Several developments in terms of GPU encoding that will have a major impact on teams with significant video operations are worth noting.
Microsoft Azure launched N Series Server. This offering has two significant advantages over the older G series offered by Amazon AWS. 1) It allows multiple GPU cards on a single VM instance. 2) It has better hardware specifications with more GPU cores and double the RAM with the newer Tesla series card. We put some testing data on our site www.alldigital.com under the GPU acceleration tab of Brevity. For workflows that benefit from GPU acceleration it takes about 16 VM CPU cores to equal the performance of a single GPU box. On a monthly basis the GPU VM would be about half the cost to operate.
AWS updated their instance types to now include a new P type instance. This is more targeted for AI and research type applications that need GPU acceleration. The recommendation is still to use G series for multimedia applications like encoding. The G series has more CPU processing power than the N series. For encoding jobs that require a mix of GPU and CPU processing the G series would be a faster choice.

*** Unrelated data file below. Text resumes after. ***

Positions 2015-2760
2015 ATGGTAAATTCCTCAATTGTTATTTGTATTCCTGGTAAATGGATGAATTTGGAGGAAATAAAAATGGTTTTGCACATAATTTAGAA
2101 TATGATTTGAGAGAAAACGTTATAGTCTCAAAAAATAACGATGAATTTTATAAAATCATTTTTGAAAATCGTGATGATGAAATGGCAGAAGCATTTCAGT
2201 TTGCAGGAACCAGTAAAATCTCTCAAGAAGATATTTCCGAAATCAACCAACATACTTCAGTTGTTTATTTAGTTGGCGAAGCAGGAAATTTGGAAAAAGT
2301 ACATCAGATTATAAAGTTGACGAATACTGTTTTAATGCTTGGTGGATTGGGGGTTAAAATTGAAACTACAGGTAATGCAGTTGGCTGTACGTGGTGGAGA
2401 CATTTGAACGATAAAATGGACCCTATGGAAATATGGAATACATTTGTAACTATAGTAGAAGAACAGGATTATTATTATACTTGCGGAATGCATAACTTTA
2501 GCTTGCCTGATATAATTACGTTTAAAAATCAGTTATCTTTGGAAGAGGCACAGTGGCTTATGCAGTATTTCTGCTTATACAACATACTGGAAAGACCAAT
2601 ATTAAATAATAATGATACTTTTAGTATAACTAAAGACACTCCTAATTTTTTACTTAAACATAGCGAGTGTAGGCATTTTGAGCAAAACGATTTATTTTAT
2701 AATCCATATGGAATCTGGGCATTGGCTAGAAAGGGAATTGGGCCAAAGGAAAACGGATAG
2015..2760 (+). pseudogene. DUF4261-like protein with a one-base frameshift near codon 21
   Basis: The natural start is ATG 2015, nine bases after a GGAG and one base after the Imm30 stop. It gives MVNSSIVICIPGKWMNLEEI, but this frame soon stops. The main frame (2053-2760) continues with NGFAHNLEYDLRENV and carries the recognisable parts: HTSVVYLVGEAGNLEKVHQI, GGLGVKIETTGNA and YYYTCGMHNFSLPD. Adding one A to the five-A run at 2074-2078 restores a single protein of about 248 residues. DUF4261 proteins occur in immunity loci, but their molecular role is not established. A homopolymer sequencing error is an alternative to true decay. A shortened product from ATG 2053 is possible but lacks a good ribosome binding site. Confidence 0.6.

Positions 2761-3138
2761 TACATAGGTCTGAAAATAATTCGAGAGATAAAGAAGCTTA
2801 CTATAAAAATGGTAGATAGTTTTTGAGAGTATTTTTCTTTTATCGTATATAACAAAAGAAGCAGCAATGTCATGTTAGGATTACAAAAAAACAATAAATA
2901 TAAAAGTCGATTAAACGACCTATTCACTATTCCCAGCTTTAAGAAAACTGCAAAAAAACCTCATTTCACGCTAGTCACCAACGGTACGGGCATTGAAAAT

On the bare metal front NVIDIA has started to ship the QUADRO cards with Pascal architecture. The card is a great option for enterprises with important workloads that can invest in some upfront CAPEX to boost output. Beyond enterprise SLA and hardware manufacturing specifications the feature that sets this card apart from other GPU offerings is the sheer number of simultaneous operations the cards can handle. Dozens of encode tasks can be linked to a decode task. For operations like creating ABR outputs where you decode from a source and encode to several versions this allows an entire file set to be created from a single decode process. Even with 1080p content and resizing the output the encoding factor hovers around .25 real-time for an entire output package that could include for example a HLS encoding ladder.
Of note all of these discussions center on NVIDIA cards which use a helper API called CUDA. Open CL is an alternative helper API that works with other GPUs from companies like AMD and Intel. In our testing for specific use cases around media workflow we saw an across the board advantage of about 20% for CUDA over Open CL. To support desktop applications that target the Mac OS and non NVIDIA GPUs significant code development would need to take place to support the Apple Metal API and Open CL. For Brevity the accelerated features run in a Docker that runs on AWS, Azure, Hypervisor or bare metal server. The acceleration occurs if NVIDIA hardware is detected.